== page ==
Hofstra University, Hempstead, NY … Hofstra University’s School of Education has launched a new paid internship program that allows students to continue working in the same schools where they completed their student teaching, building their classroom experience and skills before they graduate.
The competitive program allowed 16 undergraduate and graduate Hofstra students to student teach in the fall and then continue at the same school as a paid intern in the spring in two Long Island school districts, Bellmore-Merrick Central High School District and the North Shore School District. The program will continue with 15 students in the coming 2013-2014 academic year.
Transitioning from student teaching into an internship program allowed the Hofstra students to immerse themselves in the school community where they were assigned. They were able to work with a number of different teachers, assisting with lesson plans and providing academic intervention services and/or tutorial services to K-12 students. They helped with planning school related events, substituting and grading state exams. They continued to develop their pedagogical skills under the direction of district teachers and administrators. The internship gave the Hofstra students solid experience on which to continue building a resume as they worked to secure a first teaching position. Hofstra University School of Education faculty provided oversight to the interns throughout their experience.
Interns were paid a stipend ranging from $6,500 – $8,500 for their service to the districts. Acceptance into the internship program was by interview and highly competitive. Current or prospective students interested in more information may contact John R. Lewis, associate dean for external relations, field placement and recruitment, at 516-463-5389 or email@example.com.
Robert Chlebicki, assistant superintendent for instruction for the North Shore School District, praised the inaugural year of the internship program. “The Hofstra internship program should be a national model for teacher training,” he said. “It enhances and deepens what aspiring teachers learn in the short duration of time spent in student teaching. Not only do the interns learn more about curriculum, instruction, and assessment than they could possibly acquire during student teaching, but they also learn about the dynamics of a school community and all aspects that contribute to ensuring that a school community is successful. In other words, the students don’t only learn about the classroom, but they learn about the “big picture” of schools.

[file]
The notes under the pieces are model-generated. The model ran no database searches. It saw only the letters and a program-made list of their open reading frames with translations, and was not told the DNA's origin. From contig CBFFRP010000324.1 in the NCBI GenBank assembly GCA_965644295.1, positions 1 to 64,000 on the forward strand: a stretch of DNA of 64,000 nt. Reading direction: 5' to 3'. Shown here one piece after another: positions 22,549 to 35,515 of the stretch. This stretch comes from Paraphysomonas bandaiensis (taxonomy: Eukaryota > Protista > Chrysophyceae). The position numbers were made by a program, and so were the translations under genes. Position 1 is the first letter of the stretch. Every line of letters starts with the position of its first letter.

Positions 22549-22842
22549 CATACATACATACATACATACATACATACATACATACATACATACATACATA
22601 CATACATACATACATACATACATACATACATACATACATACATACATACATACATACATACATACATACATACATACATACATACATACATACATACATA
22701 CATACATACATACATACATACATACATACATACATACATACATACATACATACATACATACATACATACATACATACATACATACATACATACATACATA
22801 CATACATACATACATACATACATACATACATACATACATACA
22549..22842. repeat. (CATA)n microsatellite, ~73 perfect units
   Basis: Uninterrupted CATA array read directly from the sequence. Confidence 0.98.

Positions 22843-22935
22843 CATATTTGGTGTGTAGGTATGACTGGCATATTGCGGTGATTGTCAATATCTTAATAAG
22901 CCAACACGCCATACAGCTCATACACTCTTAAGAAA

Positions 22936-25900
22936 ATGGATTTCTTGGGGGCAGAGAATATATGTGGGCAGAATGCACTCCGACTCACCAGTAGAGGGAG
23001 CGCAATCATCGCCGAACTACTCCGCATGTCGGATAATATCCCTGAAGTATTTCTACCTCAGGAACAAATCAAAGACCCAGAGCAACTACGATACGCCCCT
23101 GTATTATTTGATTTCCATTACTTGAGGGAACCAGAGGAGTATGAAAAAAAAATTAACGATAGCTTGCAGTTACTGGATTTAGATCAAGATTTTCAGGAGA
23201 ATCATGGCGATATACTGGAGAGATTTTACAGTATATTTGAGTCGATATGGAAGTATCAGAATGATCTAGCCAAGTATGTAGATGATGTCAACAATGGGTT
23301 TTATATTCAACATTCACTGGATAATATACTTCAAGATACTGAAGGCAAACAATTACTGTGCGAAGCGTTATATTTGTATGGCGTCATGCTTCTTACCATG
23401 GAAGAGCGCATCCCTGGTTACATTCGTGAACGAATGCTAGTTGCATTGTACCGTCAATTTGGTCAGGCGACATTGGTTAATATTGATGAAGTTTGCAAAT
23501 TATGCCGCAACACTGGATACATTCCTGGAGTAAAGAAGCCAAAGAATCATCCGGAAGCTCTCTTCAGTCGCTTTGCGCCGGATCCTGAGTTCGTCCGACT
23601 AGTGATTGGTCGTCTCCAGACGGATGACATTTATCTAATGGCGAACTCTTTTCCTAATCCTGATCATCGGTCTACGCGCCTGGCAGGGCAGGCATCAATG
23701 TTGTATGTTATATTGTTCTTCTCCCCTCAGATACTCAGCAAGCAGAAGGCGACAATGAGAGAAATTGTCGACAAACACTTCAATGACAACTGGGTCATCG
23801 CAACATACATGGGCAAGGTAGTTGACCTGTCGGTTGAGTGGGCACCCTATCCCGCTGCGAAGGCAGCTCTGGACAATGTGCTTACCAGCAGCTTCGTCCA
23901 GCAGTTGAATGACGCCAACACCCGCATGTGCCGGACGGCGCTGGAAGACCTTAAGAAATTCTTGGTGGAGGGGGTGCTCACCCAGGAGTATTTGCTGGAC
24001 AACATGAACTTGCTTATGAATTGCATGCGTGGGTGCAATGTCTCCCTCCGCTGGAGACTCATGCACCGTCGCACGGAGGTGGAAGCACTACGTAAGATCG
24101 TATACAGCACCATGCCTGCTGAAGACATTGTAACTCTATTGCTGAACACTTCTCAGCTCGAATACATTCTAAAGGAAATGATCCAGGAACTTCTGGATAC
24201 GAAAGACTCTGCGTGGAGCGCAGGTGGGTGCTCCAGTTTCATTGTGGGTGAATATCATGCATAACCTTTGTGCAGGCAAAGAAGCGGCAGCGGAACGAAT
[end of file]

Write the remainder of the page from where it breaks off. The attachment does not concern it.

“On the receiving end, the host district benefits from the internship program immensely. The hosting district secures quality aspiring teachers whose services can be used in multiple ways. The program also engages veteran faculty in sharing their skills with interns and learning from the interns as well. Faculty have mentioned that their work with the interns has made them more reflective about their own practice.”
Recent Hofstra graduate Richard Genna said of his internship experience with the Bellmore-Merrick School District, “The opportunity to teach various classes and receive advice/guidance from a number of teachers and administrators was instrumental in helping me develop my teaching skills. I’ve learned a great deal about how schools are run by observing the day to day activity. This fall I will enter into my new career as a teacher with a great deal more confidence and more skills thanks to the internship program.” Genna has secured a position teaching 7th grade ancient civilizations and 9th grade U.S. history at Columbia Grammar and Preparatory School in Manhattan this fall.
“Taking part in the North Shore internship gave me more classroom experience than I normally would have gotten out of student teaching. Spending the entire school year at the same school gave me the opportunity to learn from the entire faculty and staff and really get to know the students and the school climate. Although I learned an immense amount in my graduate classes, I am not sure that anything can compare with the hands on classroom experience that I gained in my internship,” said Emily Conboy, a spring 2013 Hofstra graduate.
In addition to the academic benefits to the program, the internships also give the Hofstra students in a better position to find employment after graduation. Mr. Chlebicki said, “The internship program allows a district time to observe the intern in action so that, if a position were to become vacant in the district, the administration would have the opportunity to hire someone whose performance caliber is well-known before even stepping into the position. The internship is a win-win program for schools and future educators!”